In ancient Japan, drums were used for both practical and cultural purposes, from sending messages to far away places, scaring insects away during harvest time, and celebrating a bountiful harvest.  

Some communities also used drums—taiko drums—in rituals to mimic thunder in hopes of bringing rain. Today, taiko, which literally means “big drum” in Japanese, is considered a Japanese drumming art form. The word has also come to refer to the art of kumi-daiko or “ensemble drumming”. The taiko drum is known to have existed at least since 600 AD. Since the development of kumi-daiko in the 1950s, taiko has developed in many ways and directions. 

Freshman Kaycee Nakashima has been playing the taiko since 2010 when her mom encouraged her to try it out. Now, Nakashima calls taiko drumming one of her passions. She said, “I mean who doesn’t love hitting something loud, yelling, and getting a workout out of it? I love that.” Taiko drumming has taught her to keep calm, balance herself, and learn how to control the amount of force put into the drumming. She also learned how to keep time when playing the drums. According to Nakashima, taiko drumming can be a physically demanding activity, requiring players to use their whole body when hitting the drums. “My arms hurt for a week after one practice, and right now,” she said.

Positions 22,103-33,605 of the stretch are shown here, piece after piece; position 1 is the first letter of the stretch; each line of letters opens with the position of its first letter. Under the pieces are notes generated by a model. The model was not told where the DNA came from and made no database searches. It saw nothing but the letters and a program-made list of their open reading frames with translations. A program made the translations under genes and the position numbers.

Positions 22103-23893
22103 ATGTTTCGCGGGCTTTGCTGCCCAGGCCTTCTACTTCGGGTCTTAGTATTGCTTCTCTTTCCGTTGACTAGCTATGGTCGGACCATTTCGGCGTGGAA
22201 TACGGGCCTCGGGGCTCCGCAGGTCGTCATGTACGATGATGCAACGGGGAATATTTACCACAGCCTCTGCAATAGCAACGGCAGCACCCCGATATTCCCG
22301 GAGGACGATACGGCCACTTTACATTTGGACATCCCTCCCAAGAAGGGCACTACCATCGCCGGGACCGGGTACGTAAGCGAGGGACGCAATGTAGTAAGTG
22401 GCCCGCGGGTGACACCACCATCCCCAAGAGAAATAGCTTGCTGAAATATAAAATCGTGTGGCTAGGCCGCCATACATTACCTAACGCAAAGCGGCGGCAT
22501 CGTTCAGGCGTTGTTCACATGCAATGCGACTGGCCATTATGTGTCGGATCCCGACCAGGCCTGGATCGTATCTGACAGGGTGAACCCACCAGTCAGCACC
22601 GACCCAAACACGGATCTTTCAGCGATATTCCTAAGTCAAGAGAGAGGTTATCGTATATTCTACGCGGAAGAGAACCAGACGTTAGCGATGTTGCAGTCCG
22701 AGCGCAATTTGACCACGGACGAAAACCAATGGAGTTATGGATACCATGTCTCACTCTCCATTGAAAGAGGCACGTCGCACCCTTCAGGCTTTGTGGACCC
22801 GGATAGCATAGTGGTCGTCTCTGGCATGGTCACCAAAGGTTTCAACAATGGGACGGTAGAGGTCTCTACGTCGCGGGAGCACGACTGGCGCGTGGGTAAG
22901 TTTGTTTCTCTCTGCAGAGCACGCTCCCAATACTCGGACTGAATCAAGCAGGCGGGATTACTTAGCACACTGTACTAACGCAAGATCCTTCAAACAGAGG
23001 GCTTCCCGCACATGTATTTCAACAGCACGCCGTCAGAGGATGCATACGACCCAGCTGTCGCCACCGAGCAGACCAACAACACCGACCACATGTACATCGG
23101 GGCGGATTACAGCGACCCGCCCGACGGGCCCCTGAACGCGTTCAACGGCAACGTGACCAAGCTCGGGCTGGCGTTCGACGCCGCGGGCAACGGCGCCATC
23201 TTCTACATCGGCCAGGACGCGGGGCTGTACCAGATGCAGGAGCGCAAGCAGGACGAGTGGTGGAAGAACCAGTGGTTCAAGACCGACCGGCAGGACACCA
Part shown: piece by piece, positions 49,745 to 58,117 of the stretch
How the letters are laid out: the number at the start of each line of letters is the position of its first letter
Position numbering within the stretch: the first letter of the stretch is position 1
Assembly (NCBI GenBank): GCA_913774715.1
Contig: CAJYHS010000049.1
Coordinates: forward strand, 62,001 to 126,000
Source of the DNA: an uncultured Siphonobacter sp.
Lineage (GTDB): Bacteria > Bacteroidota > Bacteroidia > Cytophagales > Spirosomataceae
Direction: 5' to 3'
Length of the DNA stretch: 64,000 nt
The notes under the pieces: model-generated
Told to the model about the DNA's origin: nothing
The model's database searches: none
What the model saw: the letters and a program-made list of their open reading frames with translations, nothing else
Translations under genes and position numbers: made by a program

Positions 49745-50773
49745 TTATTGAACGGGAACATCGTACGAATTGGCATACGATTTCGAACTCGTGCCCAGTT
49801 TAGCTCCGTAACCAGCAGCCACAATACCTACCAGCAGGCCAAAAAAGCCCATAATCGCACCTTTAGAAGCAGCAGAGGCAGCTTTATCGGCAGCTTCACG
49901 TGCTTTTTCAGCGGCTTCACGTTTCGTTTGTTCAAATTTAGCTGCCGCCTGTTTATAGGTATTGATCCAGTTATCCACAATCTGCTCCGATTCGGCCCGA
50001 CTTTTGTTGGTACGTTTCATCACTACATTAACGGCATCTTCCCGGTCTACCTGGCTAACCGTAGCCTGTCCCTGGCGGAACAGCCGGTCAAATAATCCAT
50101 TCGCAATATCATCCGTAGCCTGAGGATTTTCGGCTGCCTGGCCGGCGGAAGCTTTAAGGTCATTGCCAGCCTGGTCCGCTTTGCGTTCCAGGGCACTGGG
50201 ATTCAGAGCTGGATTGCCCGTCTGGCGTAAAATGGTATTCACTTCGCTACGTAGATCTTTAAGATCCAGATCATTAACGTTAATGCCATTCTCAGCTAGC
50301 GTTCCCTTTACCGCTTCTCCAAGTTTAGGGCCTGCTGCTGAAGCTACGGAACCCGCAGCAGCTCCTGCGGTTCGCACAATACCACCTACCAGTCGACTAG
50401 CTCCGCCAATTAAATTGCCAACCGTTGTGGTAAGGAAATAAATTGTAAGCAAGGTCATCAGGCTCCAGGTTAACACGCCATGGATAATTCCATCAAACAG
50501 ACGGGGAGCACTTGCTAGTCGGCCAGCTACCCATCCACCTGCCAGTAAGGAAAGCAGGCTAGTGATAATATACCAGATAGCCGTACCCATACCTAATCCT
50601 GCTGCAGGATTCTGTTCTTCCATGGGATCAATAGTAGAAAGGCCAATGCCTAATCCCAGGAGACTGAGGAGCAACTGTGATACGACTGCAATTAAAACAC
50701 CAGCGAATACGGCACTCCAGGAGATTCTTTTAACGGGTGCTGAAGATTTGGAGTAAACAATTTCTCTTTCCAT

Nakashima takes taiko drumming classes at the Taiko Center of the Pacific in Honolulu. The school has students from age 2 to 88, and students divided into three performing groups: a youth ensemble, community ensemble, and professional adult ensemble. The professional adult ensemble performs about 140 times a year around the world, traveling to countries like Japan, Germany and Argentina.


“My arms hurt for a week after one practice.”

Freshman Kaycee Nakashima


Co-founder and instructor Chizuko Endo of Taiko Center of the Pacific said, “Taiko involves the whole person–mind, body, and spirit. Besides drumming the rhythms and patterns, drummers play with their whole body and not just their hands or arms.”  In her classes, Endo not only teached taiko drumming, but cultural aspects such as Japanese language, manners, and etiquette associated with the art.